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OK, don't follow the manufacture's recommendations - at least that is what some are saying to apply in all situations when they say you MUST level first and that is the only correct way.

I politely disagree.
I follow the very specific procedure in my owner's manual (which is contrary to my previous MHs). It states I need to be in "Travel" mode to extend the slides and then level. I have air leveling only, no jacks, four slides.

I have tried leveling first and then slides when parked beside my house. I noticed that the passenger slide was rubbing at the top against some nice woodwork both going out and in. There is not a lot of clearance between cabinets on the slide and the nice wood wall.

I decided to try it the way my owner's manual said. In the same spot I then put it travel mode (all aired up) put out the slides (with no rubbing) and then leveled. The manufacture's procedure works for me!.

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Old 12-17-2018, 11:28 AM   #49
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My manual says level with slides in. Even if it didn't I would do it this way regardless. I'm new to this, but taking the coach on the first couple of trial runs and a couple of lumps on my head from banging it into the bottom of the slide out, my procedure is to level the coach first. Then I get everything out of the basement I will be using for my stay, chairs, grill, etc., I then do my hookups and then take the slides out. Then I do a quick check to make sure it's still level, which so far it has remained level and I'm done. I find this works best for us as I don't have to fight the slide overhang to get items from the basement and no longer worry about busting my head or breaking my back bending underneath the slides. I breakdown the same way. Slides in first, load our gear back in the basement, unhook all hookups and then retract all jacks and move on.
Yep, after years of banging my head getting things I'll need out, that's exactly what I do!
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Old 12-17-2018, 12:13 PM   #50
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always level first! You might damage your slides if you are cranked around the wrong way. As you travle,you will se people doing all kinds of stuff that will bite them in the behind one of these days!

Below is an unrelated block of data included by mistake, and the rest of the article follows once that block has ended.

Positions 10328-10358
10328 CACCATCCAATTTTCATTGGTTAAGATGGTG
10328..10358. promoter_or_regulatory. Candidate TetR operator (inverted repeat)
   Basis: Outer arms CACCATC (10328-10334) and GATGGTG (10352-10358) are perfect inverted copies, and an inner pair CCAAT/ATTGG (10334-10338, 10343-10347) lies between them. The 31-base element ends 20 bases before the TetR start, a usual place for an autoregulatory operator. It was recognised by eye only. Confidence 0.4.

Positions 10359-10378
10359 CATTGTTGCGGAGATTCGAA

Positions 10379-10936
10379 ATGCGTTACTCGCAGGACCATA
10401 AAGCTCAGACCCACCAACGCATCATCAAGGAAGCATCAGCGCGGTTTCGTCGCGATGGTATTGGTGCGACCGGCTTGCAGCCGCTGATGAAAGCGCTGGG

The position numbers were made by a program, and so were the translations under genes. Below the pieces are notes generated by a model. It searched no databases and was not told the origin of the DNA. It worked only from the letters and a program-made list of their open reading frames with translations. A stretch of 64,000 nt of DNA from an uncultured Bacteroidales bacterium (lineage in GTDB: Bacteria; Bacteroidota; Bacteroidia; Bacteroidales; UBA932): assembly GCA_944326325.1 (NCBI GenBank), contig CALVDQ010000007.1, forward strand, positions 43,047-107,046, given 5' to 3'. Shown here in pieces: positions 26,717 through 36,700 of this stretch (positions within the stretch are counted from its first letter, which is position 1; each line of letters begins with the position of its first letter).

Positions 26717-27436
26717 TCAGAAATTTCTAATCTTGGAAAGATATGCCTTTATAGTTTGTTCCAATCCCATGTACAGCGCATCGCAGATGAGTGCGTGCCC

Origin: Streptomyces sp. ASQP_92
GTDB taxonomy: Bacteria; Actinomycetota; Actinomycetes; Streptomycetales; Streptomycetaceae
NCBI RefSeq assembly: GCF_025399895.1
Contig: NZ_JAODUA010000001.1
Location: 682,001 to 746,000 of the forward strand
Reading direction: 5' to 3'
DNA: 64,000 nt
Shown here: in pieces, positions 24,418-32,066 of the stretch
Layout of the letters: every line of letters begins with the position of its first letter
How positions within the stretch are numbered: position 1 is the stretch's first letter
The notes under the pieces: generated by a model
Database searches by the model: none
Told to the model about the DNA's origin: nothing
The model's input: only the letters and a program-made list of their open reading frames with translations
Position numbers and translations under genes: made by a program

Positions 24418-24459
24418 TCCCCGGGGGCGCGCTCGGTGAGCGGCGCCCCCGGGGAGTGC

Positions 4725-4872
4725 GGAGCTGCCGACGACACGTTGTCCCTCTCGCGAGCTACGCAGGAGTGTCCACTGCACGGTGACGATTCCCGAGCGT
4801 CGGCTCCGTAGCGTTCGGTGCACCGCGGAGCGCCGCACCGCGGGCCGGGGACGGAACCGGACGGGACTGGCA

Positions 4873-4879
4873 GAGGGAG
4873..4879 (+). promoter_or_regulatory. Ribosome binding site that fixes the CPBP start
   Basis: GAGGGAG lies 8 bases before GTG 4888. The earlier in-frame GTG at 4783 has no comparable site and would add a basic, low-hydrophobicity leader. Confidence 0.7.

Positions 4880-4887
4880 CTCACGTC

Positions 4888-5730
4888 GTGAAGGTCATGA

This site and others like Rvillage .com are full of folks that will give you experiences answers to your questions as you go,and most of us know first hand what NOT to do

Making a blanket statement to always level first without knowing the OPís motorhome make is poor advice and a good example of what not to do. Some makes/models are slides out first and then level for very good reasons. The best advice is to follow the manufacturers directions period.
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Old 12-17-2018, 01:20 PM   #51
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As mentioned earlier in this thread, this subject was beaten up on the Newmar forum quite a bit. What was NOT "revealed" was a mechanical description of why slide then level. Most all said "because they said to do it that way".

I can suggest come concepts:
Because when the RV is riding on it's air bags, the air bags are compliant and the stiffness of the frame will push the high corner down, since the air bag will collapse a bit. Therefore, the chassis has a better chance of not being twisted before the slides are moved.

Some have said "because that's the way they build and align them at the factory". Which I personally discount that theory of Why. The real world camping site isn't level like the factory floor is going to be.

The Newmar group is very sure that one needs to go outside and "check the gaps" before moving the slides. And, if the gaps aren't even around the slide (the chassis is torqued), then level and check again. If the gaps are even, move the slides.

I believe all of these workaround are rooted that "if the chassis is twisted, don't move the slides". Which makes perfect mechanical sense to me.